TLR2 stimulation drives human naive and effector regulatory T cells into a Th17-like phenotype with reduced suppressive function

Mukanthu H Nyirenda, Lara Sanvito, Peter J Darlington, Kate O'Brien, Guang-Xian Zhang, Cris S Constantinescu, Amit Bar-Or, Bruno Gran
Journal of Immunology 2011 September 1, 187 (5): 2278-90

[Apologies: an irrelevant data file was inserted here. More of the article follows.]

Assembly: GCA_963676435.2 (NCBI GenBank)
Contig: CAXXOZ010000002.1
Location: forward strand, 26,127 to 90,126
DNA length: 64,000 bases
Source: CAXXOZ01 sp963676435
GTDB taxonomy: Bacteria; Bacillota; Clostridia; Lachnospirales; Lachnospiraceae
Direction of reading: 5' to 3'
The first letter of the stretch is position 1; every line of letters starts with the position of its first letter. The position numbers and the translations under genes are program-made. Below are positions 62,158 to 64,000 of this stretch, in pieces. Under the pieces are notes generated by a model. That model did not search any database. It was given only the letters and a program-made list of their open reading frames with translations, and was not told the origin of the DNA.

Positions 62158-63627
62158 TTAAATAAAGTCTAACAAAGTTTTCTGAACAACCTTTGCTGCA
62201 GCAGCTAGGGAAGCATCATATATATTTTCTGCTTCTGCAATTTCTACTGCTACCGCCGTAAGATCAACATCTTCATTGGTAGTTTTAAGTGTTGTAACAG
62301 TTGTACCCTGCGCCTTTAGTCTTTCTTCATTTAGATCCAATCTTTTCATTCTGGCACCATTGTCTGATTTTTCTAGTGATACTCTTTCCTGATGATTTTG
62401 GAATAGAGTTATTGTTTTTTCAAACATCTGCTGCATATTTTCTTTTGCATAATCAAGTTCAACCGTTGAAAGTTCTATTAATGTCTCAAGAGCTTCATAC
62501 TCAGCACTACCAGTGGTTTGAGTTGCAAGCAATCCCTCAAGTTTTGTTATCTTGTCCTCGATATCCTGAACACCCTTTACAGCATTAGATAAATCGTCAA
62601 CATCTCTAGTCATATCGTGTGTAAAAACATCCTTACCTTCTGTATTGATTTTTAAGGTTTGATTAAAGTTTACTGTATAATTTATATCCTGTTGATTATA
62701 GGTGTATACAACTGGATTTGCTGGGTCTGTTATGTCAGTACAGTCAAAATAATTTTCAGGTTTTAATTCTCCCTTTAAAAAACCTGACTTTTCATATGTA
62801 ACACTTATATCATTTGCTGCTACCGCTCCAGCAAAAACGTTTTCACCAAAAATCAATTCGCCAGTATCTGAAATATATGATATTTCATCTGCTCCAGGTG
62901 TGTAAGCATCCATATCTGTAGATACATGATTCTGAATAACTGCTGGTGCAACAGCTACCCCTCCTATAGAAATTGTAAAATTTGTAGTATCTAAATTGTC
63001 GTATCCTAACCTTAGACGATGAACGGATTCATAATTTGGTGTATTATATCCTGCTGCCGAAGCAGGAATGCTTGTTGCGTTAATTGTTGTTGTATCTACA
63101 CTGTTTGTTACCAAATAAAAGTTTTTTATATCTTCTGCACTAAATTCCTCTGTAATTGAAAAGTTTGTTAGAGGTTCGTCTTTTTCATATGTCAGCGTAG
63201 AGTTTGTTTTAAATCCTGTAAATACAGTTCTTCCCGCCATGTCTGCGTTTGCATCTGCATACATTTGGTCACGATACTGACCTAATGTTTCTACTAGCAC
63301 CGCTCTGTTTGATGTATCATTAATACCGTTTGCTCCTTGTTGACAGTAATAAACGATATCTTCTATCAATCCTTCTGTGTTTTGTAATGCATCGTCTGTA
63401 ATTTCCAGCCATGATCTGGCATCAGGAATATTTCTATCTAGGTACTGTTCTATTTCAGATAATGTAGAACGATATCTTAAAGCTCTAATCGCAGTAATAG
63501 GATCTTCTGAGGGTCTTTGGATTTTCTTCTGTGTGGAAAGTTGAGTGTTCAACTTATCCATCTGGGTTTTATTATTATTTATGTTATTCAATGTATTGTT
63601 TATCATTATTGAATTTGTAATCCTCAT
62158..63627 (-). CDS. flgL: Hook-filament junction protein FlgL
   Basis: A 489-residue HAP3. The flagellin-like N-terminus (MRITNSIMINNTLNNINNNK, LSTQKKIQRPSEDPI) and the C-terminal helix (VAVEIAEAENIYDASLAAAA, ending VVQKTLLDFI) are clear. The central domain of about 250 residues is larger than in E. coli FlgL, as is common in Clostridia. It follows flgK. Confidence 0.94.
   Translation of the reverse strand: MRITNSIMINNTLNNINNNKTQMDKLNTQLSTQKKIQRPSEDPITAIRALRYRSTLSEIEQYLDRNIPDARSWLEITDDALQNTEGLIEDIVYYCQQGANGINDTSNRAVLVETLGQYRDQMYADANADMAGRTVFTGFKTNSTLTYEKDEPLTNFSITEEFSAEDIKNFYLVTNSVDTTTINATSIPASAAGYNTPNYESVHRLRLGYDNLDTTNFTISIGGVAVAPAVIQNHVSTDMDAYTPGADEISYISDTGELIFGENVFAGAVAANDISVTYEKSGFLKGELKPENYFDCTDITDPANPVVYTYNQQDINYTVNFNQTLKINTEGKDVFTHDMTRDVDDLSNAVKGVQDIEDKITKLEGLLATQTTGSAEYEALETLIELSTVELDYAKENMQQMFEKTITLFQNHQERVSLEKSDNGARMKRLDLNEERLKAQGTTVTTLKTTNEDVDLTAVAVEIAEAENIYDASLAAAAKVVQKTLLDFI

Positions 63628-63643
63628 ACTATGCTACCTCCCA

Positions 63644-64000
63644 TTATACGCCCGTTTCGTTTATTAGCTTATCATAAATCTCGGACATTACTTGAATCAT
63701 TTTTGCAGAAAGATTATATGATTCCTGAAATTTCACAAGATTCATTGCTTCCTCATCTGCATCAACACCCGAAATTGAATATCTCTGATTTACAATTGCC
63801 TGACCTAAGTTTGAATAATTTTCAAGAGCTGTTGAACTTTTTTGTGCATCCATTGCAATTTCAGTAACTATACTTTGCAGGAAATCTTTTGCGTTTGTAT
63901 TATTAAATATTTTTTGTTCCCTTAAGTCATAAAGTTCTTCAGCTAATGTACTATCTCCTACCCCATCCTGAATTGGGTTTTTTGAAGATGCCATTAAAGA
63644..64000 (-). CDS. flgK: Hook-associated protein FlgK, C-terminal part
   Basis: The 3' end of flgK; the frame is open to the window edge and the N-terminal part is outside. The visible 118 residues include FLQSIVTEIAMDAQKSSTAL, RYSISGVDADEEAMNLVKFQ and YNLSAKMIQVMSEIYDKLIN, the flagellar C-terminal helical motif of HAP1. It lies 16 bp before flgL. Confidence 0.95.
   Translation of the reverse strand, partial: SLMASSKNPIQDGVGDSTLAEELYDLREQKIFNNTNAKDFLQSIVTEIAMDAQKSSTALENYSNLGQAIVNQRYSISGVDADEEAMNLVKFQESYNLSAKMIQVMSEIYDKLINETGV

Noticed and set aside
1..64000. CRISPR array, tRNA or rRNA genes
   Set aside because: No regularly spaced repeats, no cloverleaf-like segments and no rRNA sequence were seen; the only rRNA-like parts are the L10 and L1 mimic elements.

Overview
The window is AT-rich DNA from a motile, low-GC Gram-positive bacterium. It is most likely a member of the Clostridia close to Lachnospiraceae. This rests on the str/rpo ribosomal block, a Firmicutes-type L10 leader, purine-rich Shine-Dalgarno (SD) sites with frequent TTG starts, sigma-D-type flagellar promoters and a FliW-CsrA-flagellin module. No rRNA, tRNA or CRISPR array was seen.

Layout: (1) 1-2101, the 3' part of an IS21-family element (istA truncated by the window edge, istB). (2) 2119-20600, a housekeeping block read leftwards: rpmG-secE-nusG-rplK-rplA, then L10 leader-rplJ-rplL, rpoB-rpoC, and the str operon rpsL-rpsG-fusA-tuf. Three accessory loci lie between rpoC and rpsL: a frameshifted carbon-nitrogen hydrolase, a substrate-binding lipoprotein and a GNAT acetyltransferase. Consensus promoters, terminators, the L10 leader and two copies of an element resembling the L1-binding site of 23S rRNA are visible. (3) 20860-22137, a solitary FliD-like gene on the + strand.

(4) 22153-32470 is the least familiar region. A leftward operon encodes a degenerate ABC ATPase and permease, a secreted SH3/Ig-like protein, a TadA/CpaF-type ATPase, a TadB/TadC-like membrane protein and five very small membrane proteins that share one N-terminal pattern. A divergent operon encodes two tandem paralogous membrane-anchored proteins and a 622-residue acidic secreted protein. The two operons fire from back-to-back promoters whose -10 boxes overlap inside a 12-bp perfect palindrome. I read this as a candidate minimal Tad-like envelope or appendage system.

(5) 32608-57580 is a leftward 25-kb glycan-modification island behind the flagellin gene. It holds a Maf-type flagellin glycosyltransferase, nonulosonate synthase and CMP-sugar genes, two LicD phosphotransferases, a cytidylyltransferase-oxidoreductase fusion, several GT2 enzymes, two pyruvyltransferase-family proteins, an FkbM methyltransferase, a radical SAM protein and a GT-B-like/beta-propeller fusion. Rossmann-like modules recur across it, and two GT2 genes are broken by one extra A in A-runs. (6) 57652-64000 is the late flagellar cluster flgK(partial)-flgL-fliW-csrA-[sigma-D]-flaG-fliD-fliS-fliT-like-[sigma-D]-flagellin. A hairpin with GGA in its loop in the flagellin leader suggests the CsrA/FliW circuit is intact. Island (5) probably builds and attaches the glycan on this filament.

Naturally occurring CD4(+)CD25(+)FOXP3(+) regulatory T cells suppress the activity of pathogenic T cells and prevent development of autoimmune responses. There is growing evidence that TLRs are involved in modulating regulatory T cell (Treg) functions both directly and indirectly. Specifically, TLR2 stimulation has been shown to reduce the suppressive function of Tregs by mechanisms that are incompletely understood. The developmental pathways of Tregs and Th17 cells are considered divergent and mutually inhibitory, and IL-17 secretion has been reported to be associated with reduced Treg function. We hypothesized that TLR2 stimulation may reduce the suppressive function of Tregs by regulating the balance between Treg and Th17 phenotype and function. We examined the effect of different TLR2 ligands on the suppressive functions of Tregs and found that activation of TLR1/2 heterodimers reduces the suppressive activity of CD4(+)CD25(hi)FOXP3(low)CD45RA(+) (naive) and CD4(+)CD25(hi)FOXP3(hi)CD45RA(-) (memory or effector) Treg subpopulations on CD4(+)CD25(-)FOXP3(-)CD45RA(+) responder T cell proliferation while at the same time enhancing the secretion of IL-6 and IL-17, increasing RORC, and decreasing FOXP3 expression. Neutralization of IL-6 or IL-17 abrogated Pam3Cys-mediated reduction of Treg suppressive function. We also found that, in agreement with recent observations in mouse T cells, TLR2 stimulation can promote Th17 differentiation of human T helper precursors. We conclude that TLR2 stimulation, in combination with TCR activation and costimulation, promotes the differentiation of distinct subsets of human naive and memory/effector Tregs into a Th17-like phenotype and their expansion. Such TLR-induced mechanism of regulation of Treg function could enhance microbial clearance and increase the risk of autoimmune reactions.

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